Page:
James Hadfield, as part of the SEQC consortium published the following work:
The dataset is huge, with over 100 bilion reads, and demonstrates that high-quality gene expression can be generated from 5 million reads!
Abstract: We present primary results from the Sequencing Quality Control (SEQC) project, coordinated by the US Food and Drug Administration. Examining Illumina HiSeq, Life Technologies SOLiD and Roche 454 platforms at multiple laboratory sites using reference RNA samples with built-in controls, we assess RNA sequencing (RNA-seq) performance for junction discovery and differential expression profiling and compare it to microarray and quantitative PCR (qPCR) data using complementary metrics. At all sequencing depths, we discover unannotated exon-exon junctions, with >80% validated by qPCR. We find that measurements of relative expression are accurate and reproducible across sites and platforms if specific filters are used. In contrast, RNA-seq and microarrays do not provide accurate absolute measurements, and gene-specific biases are observed for all examined platforms, including qPCR. Measurement performance depends on the platform and data analysis pipeline, and variation is large for transcript-level profiling. The complete SEQC data sets, comprising >100 billion reads (10Tb), provide unique resources for evaluating RNA-seq analyses for clinical and regulatory settings.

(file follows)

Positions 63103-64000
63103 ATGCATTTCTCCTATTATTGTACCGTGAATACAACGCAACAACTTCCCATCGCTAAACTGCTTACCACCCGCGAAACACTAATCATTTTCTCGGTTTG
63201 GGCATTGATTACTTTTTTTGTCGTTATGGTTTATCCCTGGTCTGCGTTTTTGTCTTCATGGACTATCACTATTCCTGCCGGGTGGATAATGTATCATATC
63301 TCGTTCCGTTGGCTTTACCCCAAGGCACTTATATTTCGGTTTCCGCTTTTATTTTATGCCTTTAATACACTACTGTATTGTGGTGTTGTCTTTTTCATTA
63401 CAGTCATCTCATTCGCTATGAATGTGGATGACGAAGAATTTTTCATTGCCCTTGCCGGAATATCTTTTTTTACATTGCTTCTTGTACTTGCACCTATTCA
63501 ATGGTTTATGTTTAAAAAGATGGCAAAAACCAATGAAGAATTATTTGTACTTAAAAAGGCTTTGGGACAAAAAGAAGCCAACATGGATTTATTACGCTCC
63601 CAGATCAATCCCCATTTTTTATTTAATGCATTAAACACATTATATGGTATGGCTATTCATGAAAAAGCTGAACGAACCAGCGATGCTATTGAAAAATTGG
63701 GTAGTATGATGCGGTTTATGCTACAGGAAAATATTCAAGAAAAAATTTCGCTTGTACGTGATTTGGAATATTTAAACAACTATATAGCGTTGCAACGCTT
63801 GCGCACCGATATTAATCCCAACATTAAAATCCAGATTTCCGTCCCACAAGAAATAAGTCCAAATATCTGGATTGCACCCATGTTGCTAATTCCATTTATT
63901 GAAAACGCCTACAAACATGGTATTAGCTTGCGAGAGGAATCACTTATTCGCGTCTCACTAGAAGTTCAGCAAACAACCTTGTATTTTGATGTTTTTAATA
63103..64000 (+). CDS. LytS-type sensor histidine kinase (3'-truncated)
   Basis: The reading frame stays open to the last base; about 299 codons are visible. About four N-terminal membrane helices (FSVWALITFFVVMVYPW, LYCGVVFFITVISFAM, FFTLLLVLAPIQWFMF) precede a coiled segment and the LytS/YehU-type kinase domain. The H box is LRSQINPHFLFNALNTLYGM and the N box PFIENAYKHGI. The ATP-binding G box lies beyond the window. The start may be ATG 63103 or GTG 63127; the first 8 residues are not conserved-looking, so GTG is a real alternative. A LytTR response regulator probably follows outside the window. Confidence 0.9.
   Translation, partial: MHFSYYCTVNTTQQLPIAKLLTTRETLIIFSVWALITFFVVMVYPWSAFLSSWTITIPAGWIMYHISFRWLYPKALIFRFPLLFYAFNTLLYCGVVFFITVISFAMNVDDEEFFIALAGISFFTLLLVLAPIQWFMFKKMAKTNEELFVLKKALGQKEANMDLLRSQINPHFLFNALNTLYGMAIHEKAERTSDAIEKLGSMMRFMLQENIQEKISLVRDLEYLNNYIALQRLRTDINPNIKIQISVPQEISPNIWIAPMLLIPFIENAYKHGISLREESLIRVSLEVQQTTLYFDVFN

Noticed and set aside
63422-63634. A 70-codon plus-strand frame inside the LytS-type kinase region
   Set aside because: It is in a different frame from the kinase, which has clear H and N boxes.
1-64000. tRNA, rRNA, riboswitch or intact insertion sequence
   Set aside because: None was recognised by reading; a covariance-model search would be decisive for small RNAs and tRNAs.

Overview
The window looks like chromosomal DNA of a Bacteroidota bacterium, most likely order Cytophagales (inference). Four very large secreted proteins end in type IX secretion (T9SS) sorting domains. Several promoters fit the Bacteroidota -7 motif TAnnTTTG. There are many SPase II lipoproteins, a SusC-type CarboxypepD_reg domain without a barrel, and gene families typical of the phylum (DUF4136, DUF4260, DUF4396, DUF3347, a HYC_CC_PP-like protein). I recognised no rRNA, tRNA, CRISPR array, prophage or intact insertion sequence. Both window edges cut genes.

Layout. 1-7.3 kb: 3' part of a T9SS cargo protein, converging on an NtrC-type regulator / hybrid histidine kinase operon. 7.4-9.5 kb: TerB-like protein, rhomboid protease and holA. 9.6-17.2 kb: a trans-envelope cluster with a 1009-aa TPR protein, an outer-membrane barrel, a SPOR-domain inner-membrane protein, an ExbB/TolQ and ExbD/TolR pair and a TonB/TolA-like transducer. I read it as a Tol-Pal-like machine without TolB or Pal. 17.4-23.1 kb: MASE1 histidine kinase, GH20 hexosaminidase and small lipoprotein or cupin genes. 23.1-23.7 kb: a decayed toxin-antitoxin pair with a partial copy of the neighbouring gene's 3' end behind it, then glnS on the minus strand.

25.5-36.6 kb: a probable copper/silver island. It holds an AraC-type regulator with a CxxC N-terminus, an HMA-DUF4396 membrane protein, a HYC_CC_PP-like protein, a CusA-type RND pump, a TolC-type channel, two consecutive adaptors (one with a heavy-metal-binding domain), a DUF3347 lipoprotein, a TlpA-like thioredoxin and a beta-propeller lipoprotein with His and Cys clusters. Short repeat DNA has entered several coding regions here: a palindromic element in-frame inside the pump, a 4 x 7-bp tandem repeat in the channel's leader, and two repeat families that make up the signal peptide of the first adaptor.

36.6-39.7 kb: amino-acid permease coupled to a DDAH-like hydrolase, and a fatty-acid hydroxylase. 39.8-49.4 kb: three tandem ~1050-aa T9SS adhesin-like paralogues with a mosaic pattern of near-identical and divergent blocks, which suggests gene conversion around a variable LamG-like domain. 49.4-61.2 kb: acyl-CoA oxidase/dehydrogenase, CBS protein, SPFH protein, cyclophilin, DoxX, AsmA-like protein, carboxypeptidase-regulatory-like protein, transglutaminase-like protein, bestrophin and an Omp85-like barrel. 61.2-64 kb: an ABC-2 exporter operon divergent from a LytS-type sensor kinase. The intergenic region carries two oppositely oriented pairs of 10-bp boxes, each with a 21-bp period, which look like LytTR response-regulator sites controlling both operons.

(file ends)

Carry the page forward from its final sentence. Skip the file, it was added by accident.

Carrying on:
James was involved in the design of the SEQC study and the generation of the manucsript.